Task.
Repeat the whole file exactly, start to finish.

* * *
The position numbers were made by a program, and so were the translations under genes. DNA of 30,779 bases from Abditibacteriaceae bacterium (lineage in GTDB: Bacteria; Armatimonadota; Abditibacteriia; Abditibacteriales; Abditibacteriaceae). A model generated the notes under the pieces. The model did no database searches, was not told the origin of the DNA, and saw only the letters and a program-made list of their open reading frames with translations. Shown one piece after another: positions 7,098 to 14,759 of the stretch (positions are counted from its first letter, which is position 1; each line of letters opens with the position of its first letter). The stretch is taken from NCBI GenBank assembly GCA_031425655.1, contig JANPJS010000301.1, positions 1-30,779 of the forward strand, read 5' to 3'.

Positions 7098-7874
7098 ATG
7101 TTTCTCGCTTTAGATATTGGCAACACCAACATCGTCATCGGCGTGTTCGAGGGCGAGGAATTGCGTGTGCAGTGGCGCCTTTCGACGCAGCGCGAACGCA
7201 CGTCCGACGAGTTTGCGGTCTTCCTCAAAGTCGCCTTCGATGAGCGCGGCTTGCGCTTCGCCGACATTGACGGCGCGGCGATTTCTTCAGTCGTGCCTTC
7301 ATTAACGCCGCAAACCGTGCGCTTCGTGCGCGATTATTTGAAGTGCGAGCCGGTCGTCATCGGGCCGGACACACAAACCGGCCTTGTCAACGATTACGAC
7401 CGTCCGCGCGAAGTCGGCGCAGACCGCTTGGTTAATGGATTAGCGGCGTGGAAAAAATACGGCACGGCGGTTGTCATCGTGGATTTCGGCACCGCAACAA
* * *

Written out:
The position numbers were made by a program, and so were the translations under genes. DNA of 30,779 bases from Abditibacteriaceae bacterium (lineage in GTDB: Bacteria; Armatimonadota; Abditibacteriia; Abditibacteriales; Abditibacteriaceae). A model generated the notes under the pieces. The model did no database searches, was not told the origin of the DNA, and saw only the letters and a program-made list of their open reading frames with translations. Shown one piece after another: positions 7,098 to 14,759 of the stretch (positions are counted from its first letter, which is position 1; each line of letters opens with the position of its first letter). The stretch is taken from NCBI GenBank assembly GCA_031425655.1, contig JANPJS010000301.1, positions 1-30,779 of the forward strand, read 5' to 3'.

Positions 7098-7874
7098 ATG
7101 TTTCTCGCTTTAGATATTGGCAACACCAACATCGTCATCGGCGTGTTCGAGGGCGAGGAATTGCGTGTGCAGTGGCGCCTTTCGACGCAGCGCGAACGCA
7201 CGTCCGACGAGTTTGCGGTCTTCCTCAAAGTCGCCTTCGATGAGCGCGGCTTGCGCTTCGCCGACATTGACGGCGCGGCGATTTCTTCAGTCGTGCCTTC
7301 ATTAACGCCGCAAACCGTGCGCTTCGTGCGCGATTATTTGAAGTGCGAGCCGGTCGTCATCGGGCCGGACACACAAACCGGCCTTGTCAACGATTACGAC
7401 CGTCCGCGCGAAGTCGGCGCAGACCGCTTGGTTAATGGATTAGCGGCGTGGAAAAAATACGGCACGGCGGTTGTCATCGTGGATTTCGGCACCGCAACAA